Scottish Parliament considers hefty tax hike on second homes

Scottish Parliament considers hefty tax hike on second homes

Scottish authorities may soon have the power to levy up to double the full rate of council tax on second homes if draft regulations before the Scottish Parliament are approved.

If approved, local authorities would be able to apply the council tax premium on homes that are not used as a main residence.

This change, a Programme for Government commitment, attracted majority support in a joint consultation with the Convention of Scottish Local Authorities (COSLA). It will bring second homes into line with long-term empty homes from 1 April 2024.

In the 2024-25 financial year, it will be based on rates from 2023-24.

Public Finance Minister Tom Arthur said: “We want everyone in Scotland to have a home that meets their needs. We know second homes can sometimes benefit local communities, but they can also restrict the availability of housing and increase costs for people who want to rent or buy.

“Subject to approval by Parliament, this legislation aims to prioritise housing for living in by allowing local authorities to charge a council tax premium on second homes. Backed by a majority of respondents to our joint consultation with COSLA, it will enable councils to seek a fair contribution towards local services from second-home owners.”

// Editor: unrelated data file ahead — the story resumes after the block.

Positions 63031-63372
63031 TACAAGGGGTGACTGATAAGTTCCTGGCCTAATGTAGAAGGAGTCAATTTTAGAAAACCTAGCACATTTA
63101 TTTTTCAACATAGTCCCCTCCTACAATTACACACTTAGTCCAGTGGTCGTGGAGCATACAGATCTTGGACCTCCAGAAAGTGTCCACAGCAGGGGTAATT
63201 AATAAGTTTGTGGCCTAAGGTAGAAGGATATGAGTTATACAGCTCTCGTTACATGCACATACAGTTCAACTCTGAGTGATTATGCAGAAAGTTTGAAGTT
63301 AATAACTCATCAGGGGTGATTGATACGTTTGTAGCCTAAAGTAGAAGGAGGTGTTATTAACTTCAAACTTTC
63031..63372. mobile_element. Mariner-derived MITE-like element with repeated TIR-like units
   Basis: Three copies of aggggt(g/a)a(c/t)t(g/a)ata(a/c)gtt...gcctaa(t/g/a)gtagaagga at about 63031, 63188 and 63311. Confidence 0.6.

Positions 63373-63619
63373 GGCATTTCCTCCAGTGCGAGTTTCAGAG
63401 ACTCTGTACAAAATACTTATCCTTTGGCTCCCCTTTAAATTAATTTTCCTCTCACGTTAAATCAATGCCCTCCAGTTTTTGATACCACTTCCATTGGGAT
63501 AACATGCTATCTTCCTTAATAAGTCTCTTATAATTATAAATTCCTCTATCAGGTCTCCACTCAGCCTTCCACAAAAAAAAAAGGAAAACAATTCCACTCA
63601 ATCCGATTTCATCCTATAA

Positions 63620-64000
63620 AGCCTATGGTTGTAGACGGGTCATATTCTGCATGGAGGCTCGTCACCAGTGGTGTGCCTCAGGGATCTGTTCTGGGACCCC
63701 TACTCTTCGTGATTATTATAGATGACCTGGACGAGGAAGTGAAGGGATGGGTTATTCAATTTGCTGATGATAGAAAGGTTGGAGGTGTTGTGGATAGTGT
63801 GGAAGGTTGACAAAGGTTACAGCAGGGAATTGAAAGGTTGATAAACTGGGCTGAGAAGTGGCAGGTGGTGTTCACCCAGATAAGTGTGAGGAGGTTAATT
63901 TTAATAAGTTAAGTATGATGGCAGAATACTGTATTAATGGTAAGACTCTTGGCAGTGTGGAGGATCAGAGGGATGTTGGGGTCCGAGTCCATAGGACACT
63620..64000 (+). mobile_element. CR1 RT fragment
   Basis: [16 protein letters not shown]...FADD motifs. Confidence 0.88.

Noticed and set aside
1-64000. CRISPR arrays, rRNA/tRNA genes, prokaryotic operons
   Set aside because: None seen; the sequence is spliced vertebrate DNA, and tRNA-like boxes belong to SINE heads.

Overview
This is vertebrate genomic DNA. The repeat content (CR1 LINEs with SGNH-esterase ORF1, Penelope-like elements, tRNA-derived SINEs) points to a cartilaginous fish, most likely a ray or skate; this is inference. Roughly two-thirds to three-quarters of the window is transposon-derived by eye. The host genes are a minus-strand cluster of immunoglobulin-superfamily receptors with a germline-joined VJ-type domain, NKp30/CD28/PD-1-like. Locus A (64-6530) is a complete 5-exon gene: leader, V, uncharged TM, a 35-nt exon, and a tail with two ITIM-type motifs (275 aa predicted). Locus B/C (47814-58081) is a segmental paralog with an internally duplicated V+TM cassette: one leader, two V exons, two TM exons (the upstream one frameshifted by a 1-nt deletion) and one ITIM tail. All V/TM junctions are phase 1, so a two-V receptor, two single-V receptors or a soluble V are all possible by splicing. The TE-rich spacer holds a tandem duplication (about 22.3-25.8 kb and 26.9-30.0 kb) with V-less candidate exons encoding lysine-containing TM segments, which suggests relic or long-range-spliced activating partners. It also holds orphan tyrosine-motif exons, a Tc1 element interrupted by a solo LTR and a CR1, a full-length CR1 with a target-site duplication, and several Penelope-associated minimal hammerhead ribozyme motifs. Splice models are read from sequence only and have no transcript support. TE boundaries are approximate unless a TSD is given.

COSLA resources spokesperson councillor Katie Hagmann said: “Subject to Parliamentary approval, COSLA very much welcomes the ability for councils to take the decision to increase the premium on second homes in their areas.

“Allowing the politicians who are closest to their communities to take decisions about what best suits local needs and circumstances is well aligned to the Verity House Agreement.”

Statistics indicate that as of September 2022, Scotland has 24,287 second homes, which have traditionally enjoyed a 50% council tax discount, although many local authorities opt to charge the full rate. The proposed regulations would be based on the 2023-24 tax rates and, if passed, represent a significant policy shift empowering local decision-making in Scottish housing and fiscal matters.

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